Page last updated at 01:02 GMT, Thursday, 15 January 2009
Go-ahead for new Heathrow runway



aerial photo of Heathrow
The expansion of Heathrow means the loss of 700 homes and a primary school

Plans for a third runway and a sixth terminal have been approved and are set to result in a massive construction project at Heathrow.

The world's busiest international airport could expand to become the busiest in the world in terms of passenger numbers and flights.

THE RUNWAY

London's Heathrow airport currently boasts two runways at 12,801ft (3,902m) and 12,001ft (3,658m) in length.

RUNWAY CROSS-SECTION
graphic

1 Surface can be grooved to prevent build up of standing water, increase surface friction

2 Bituminous material or asphalt - stronger and more expensive than concrete, easier to repair after surface deterioration

3 Lean concrete - cheap, filler layer, less water and cement than in regular concrete

4 Granular material such as crushed limestone - construction platform, strengthens the underlying material

The third runway, set to be 7,218ft (2,200m) long, would "accommodate an efficient mix of all but the largest four-engined aircraft," according to the Department for Transport's Adding Capacity at Heathrow consultation document.

Heathrow's current runways are asphalt or flexible construction - composed of bituminous material layered over lean concrete and granular material such as crushed limestone.

To lay a new runway, first the construction crews would have to clear the existing buildings in the area.

Materials such as old concrete reclaimed from demolished buildings could be reused in the lower layers of the runway, civil engineers say. All wood, glass, metal and most brick would have to be removed.

A flexible construction runway of the length proposed could be built in as little as 12 months by a crew of about 150 operators in ideal conditions.

THE TERMINAL
PASSENGERS A YEAR
Heathrow: 67.3m
Terminal 5 (designed for): 35m
New Terminal: 35m
Gatwick: 35m
Stansted: 22.8m
Chicago O'Hare: 76m
Paris Charles de Gaulle: 55m
Amsterdam Schipol: 48m

The new terminal's layout is expected to be similar to Heathrow's latest terminal, Terminal 5.

Proposals include a main terminal building with through taxiways and aircraft parked in front of the main terminal building and around two remote satellites.

Terminal 5 was built over five and a half years, with construction starting in September 2002 and ending in March 2008.

BAA says the new terminal should support 35 million passengers per year, the same amount that Terminal 5 should manage at capacity.

Between the two terminals, Heathrow's passenger capacity could more than double.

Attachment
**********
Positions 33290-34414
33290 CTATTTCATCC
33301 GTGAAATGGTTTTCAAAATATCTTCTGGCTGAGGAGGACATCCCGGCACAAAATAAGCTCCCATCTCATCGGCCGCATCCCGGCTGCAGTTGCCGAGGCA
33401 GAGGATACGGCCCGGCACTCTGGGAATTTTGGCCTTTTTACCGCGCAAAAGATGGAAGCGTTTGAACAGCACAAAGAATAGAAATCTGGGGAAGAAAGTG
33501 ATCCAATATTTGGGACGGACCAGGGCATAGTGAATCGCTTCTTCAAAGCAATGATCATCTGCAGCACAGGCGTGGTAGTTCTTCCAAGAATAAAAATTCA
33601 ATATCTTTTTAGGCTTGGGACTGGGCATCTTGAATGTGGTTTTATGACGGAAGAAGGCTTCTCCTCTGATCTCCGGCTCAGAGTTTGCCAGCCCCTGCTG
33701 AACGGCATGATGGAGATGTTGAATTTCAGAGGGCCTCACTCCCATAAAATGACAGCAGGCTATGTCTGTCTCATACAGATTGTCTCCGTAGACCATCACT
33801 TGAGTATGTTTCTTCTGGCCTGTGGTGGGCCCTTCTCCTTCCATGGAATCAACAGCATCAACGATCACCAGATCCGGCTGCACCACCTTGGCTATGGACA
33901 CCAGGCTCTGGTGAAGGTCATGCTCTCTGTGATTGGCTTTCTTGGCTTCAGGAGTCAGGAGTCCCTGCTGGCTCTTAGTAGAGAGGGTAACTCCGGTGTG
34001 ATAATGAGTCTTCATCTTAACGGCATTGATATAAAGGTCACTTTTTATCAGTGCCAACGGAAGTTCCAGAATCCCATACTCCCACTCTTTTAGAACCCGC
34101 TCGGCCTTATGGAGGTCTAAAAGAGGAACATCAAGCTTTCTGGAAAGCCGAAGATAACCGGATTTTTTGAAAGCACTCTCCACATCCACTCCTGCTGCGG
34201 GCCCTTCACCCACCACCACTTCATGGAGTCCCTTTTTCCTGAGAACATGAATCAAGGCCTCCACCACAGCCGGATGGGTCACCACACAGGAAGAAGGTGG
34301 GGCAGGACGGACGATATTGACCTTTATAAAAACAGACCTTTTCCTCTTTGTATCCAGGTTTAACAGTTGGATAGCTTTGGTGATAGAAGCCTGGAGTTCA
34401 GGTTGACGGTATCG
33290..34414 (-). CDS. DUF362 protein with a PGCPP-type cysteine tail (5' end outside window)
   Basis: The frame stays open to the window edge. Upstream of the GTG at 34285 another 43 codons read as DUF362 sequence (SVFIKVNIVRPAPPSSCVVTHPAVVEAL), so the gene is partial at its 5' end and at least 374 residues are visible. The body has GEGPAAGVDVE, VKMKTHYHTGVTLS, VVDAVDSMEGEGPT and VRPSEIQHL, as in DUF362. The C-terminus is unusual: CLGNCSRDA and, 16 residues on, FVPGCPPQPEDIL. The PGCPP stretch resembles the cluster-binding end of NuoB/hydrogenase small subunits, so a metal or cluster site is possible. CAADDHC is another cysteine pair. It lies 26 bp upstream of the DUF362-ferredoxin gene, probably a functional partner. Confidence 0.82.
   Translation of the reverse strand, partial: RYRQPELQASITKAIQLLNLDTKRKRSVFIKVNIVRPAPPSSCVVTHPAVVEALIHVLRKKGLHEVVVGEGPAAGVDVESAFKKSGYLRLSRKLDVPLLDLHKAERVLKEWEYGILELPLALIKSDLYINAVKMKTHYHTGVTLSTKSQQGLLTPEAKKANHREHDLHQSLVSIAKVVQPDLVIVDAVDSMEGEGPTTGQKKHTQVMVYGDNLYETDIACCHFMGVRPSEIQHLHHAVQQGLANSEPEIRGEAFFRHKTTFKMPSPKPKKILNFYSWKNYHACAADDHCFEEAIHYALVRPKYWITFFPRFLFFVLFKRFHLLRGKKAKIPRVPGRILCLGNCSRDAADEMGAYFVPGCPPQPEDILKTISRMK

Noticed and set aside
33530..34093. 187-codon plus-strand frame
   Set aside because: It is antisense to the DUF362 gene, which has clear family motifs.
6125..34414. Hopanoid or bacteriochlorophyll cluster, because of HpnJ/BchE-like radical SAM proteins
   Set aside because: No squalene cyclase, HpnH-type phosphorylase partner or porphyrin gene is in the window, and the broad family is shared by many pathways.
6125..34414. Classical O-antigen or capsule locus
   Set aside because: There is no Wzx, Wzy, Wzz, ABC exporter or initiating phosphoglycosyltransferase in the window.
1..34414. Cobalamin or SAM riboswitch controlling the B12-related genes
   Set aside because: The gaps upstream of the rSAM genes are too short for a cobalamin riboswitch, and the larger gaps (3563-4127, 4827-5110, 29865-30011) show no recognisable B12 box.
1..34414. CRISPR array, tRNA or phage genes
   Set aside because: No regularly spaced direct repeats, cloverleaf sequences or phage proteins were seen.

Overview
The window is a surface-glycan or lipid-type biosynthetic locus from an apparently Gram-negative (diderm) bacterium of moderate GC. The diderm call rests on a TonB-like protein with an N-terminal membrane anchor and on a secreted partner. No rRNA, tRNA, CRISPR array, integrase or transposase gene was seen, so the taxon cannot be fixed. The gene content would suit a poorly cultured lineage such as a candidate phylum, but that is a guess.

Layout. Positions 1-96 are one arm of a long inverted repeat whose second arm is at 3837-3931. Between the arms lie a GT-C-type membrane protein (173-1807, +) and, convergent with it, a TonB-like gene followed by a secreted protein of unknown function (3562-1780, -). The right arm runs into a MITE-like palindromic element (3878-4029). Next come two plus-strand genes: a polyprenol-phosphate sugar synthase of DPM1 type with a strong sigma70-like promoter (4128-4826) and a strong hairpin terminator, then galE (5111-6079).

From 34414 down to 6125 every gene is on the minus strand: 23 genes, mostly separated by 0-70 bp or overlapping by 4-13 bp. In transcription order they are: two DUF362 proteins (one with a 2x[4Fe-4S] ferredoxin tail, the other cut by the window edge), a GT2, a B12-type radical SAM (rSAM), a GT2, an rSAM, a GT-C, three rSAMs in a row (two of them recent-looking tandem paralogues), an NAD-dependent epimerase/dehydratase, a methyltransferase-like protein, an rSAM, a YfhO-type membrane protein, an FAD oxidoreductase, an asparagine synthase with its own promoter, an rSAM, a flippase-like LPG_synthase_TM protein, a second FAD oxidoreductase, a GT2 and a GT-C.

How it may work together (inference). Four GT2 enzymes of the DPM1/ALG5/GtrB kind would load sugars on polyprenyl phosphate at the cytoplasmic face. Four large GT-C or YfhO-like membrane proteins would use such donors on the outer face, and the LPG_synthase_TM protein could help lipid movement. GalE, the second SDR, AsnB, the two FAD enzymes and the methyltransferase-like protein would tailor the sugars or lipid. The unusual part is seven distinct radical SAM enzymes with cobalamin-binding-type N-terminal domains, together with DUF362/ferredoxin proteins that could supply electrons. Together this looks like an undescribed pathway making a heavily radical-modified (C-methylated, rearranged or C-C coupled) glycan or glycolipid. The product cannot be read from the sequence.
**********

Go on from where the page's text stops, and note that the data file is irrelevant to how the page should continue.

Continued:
HEATHROW RAIL HUB

Engineering firm Arup is proposing a 4.5bn rail link - or Heathrow Hub - to serve the existing airport, possible sixth terminal and an expanded high speed rail network across the country.

HEATHROW LINKS

Most computers will open this document automatically, but you may need Adobe Reader

Initially, a 12-platform station would provide a direct link to Heathrow from the Great Western Main line and rail routes to continental Europe.

Arup believes the best spot for the hub, out of 22 potential locations, is on the Great Western Main Line, somewhere between the M25 and West Drayton.

The firm says the area would have the least impact and is only 3km north of terminal five.

The Heathrow Hub has been set up to continue developing the proposal and is looking for 10m in investment to carry out further feasibility studies.

Arup says the proposal - subject to the usual planning permissions - is a stand-alone project and does not require the completion of a third runway to work.

Possible completion date: 2020.



Print Sponsor


RELATED INTERNET LINKS
The BBC is not responsible for the content of external internet sites


FEATURES, VIEWS, ANALYSIS
Has China's housing bubble burst?
How the world's oldest clove tree defied an empire
Why Royal Ballet principal Sergei Polunin quit

BBC navigation

BBC © 2013 The BBC is not responsible for the content of external sites. Read more.

This page is best viewed in an up-to-date web browser with style sheets (CSS) enabled. While you will be able to view the content of this page in your current browser, you will not be able to get the full visual experience. Please consider upgrading your browser software or enabling style sheets (CSS) if you are able to do so.

Americas Africa Europe Middle East South Asia Asia Pacific